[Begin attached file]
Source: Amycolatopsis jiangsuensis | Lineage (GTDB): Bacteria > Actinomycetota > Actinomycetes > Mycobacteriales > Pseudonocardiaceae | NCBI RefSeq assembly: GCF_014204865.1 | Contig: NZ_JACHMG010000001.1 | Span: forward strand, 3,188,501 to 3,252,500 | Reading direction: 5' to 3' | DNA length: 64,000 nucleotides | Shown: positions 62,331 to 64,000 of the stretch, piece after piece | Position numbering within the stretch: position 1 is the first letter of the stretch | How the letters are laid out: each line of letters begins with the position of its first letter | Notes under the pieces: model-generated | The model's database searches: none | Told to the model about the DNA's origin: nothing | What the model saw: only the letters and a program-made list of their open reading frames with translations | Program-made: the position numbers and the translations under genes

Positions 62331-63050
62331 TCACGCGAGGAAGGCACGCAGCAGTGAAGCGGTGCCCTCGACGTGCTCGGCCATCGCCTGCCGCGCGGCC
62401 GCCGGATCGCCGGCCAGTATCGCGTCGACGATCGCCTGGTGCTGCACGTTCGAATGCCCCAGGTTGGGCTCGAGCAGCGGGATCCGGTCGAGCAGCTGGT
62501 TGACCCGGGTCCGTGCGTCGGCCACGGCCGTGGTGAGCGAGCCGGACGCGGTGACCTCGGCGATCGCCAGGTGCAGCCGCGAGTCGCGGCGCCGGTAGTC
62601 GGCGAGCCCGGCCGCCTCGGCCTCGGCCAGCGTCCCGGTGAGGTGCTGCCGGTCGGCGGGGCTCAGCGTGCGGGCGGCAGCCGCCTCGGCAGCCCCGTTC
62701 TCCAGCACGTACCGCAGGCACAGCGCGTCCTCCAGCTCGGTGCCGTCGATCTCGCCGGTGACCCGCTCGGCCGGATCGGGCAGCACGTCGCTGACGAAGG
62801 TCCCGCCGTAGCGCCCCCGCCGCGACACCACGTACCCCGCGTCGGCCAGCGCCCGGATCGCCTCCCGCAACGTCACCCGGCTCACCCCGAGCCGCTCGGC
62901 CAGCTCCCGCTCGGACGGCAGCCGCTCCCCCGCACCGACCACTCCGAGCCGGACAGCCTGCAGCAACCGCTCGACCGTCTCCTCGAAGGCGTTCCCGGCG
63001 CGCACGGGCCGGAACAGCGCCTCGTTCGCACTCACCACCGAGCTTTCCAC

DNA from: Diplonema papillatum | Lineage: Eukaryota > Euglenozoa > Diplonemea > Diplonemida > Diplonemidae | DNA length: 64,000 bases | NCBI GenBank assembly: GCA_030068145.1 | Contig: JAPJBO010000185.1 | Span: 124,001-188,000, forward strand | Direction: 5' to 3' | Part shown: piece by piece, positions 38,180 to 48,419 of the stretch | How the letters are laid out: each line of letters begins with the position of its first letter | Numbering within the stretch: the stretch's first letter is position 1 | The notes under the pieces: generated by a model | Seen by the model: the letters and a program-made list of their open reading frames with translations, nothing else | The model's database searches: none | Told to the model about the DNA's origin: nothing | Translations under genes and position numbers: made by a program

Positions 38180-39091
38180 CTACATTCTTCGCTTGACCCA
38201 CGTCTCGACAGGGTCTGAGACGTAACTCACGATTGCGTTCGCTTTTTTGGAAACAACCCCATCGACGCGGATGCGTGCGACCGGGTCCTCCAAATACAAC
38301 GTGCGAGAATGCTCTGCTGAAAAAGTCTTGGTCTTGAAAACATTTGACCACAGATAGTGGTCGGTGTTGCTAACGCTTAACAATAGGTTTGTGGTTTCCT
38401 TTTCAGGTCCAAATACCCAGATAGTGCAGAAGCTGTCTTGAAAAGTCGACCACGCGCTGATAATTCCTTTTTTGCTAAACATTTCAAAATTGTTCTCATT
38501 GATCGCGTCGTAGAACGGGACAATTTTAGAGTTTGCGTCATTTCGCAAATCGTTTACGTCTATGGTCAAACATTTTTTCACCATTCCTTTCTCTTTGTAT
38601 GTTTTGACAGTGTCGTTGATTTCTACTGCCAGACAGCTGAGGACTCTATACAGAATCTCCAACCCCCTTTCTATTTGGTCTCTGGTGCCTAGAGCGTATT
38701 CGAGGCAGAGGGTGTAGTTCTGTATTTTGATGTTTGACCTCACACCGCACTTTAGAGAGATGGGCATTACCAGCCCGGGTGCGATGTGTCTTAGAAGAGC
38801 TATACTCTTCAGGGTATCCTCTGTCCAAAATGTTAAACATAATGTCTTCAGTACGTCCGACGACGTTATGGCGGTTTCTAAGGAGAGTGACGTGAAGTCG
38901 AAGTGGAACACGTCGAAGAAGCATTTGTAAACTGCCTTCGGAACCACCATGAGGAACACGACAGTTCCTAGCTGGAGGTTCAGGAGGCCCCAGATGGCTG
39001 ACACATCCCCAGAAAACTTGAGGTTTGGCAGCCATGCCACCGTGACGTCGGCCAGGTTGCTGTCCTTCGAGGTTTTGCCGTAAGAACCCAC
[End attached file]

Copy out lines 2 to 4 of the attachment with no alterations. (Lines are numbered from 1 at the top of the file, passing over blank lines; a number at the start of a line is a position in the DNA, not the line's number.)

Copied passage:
Positions 62331-63050
62331 TCACGCGAGGAAGGCACGCAGCAGTGAAGCGGTGCCCTCGACGTGCTCGGCCATCGCCTGCCGCGCGGCC
62401 GCCGGATCGCCGGCCAGTATCGCGTCGACGATCGCCTGGTGCTGCACGTTCGAATGCCCCAGGTTGGGCTCGAGCAGCGGGATCCGGTCGAGCAGCTGGT